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  • noun

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small asexual reproductive structure in e

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In Huperzia, gemmae are either produced throughout the year (e.
Cultivation techniques are divided into nine chronologic sections for clarity: I) Plant Materials: Selection of Appropriate Propagules, II) Preparation of Cuttings and Root Initiation, III) Greenhouse, Laboratory, and Growth Chamber Conditions, IV) Medium, V) Pot assembly, VI) Planting and Establishment, VII) Greenhouse Acclimation and Specimen Culture, VIII) Propagation and Exceeding Colony Climax Stage, and IX) Huperzia Gemmae Propagation.
Our goals in this paper are to survey the morphology of gemmae of all North American species and to demonstrate their utility for identification.
Firmoss gemmae are vegetative reproductive structures distributed along or near the summit of the annual shoot growth increments.
This plant lacked normal gemmae but possessed short (7-13 mm long) shoot-like structures (hereafter, "short shoots") along the main stems (Fig.
The authors found that in the gemmiferous perennial pygmy Drosera species, 60% of total N and 38% of P was on average allocated to gemmae in rosette form species and only 20% N and 23% P in micro-stilt form species.
In addition, gametophytes growing on soil frequently produce archegonia, whereas those growing on rock have high gemmae production (Farrar, 1978).
Conspecific clumped distribution suggests that gemmae and spores falling close to the parent plant dominate reproduction and that longer distance dispersal and establishment are less important.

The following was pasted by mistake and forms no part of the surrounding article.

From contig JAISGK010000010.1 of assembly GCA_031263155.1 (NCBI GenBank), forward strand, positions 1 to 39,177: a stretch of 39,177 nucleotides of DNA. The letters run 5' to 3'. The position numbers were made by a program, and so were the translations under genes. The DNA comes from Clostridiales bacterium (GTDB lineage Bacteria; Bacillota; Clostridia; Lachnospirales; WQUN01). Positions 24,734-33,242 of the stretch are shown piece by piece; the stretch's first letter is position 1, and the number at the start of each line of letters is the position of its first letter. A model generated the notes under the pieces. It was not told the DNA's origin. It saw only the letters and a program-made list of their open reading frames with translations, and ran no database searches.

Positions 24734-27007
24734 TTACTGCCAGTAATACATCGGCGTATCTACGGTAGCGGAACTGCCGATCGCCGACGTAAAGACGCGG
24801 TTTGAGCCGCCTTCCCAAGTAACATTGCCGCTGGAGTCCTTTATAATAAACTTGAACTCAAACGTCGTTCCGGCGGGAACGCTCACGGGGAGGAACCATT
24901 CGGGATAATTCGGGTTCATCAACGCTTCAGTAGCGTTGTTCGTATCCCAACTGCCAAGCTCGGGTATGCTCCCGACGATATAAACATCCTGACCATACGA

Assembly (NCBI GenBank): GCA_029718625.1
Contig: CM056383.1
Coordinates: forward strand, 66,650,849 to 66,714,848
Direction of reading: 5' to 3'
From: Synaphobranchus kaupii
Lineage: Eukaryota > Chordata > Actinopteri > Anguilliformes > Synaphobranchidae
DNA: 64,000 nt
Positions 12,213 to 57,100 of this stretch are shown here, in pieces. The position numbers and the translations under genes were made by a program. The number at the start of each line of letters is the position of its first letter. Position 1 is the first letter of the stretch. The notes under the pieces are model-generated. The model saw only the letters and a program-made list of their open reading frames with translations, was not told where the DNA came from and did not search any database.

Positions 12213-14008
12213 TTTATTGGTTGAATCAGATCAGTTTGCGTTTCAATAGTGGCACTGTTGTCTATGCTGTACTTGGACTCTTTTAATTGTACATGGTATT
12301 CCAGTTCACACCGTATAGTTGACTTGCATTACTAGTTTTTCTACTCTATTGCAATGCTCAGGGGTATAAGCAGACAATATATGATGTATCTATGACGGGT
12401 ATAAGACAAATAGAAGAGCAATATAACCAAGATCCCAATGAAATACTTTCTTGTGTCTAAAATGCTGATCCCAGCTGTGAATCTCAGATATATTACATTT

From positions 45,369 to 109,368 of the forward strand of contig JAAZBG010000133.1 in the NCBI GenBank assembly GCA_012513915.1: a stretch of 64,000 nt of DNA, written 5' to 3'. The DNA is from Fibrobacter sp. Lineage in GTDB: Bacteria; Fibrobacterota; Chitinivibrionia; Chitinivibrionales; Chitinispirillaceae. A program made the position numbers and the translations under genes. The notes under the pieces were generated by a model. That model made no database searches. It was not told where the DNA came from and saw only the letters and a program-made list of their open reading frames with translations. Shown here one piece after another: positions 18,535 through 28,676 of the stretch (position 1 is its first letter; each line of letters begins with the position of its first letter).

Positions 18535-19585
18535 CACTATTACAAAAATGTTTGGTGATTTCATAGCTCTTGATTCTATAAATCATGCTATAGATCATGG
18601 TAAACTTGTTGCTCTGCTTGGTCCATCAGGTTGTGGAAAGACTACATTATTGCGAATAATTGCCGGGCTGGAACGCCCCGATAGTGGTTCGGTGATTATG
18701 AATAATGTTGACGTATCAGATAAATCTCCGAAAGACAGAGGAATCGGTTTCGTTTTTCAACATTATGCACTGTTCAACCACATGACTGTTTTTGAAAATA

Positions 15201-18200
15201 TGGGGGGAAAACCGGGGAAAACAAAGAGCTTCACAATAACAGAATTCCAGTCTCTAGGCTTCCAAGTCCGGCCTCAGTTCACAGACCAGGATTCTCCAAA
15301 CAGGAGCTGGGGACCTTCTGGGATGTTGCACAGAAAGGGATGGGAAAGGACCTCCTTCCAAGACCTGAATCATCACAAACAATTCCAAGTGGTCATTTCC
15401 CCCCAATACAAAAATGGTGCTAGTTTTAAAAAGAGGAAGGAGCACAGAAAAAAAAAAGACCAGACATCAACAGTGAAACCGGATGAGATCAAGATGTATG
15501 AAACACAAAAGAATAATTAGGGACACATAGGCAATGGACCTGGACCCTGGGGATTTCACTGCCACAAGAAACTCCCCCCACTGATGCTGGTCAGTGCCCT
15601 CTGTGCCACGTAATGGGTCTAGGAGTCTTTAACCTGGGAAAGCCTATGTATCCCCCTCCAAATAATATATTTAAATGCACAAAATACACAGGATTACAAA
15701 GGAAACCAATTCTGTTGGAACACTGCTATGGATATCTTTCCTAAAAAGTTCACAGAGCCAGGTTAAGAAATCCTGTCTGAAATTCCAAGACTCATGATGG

Besides the spores and shoot culture, the specific vegetative propagules, which are called gemmae or bulbils, play an important role in dispersal and regeneration of Huperzia (Ollgaard, 1987; Reutter, 1987; Gola, 2008).
The propagules of fern fronds with gemmae are also frequently used as charms (Fig.
Ali three can bear inconspicuous asexual reproductive gemmae on their subterranean stems (Johnson-Groh et al.
Due to their unique gemmae production (asexual propagules), we were able to identify the gametophytes of this family (Farrar, 1974).
Ferns occupy a specialized habitat as epiphytes and, as such, epiphytic ferns have evolved various gametophytic generation adapations like antheridiogen systems, production of gemmae, indefinite growth of prothalli, etc.
The branching filamentous proliferations on old prothalli of Cyatheaeae in the present study bear antheridia, the characteristics of which are like the gemmae investigated by Farrar and Dassler (Farrar, 1967; Dassler and Farrar, 1997; Dassler and Farrar, 2001).
The leaves frequently formed gemmae on sinuses of ultimate segments and outlines of segments consequently appeared somewhat dentate.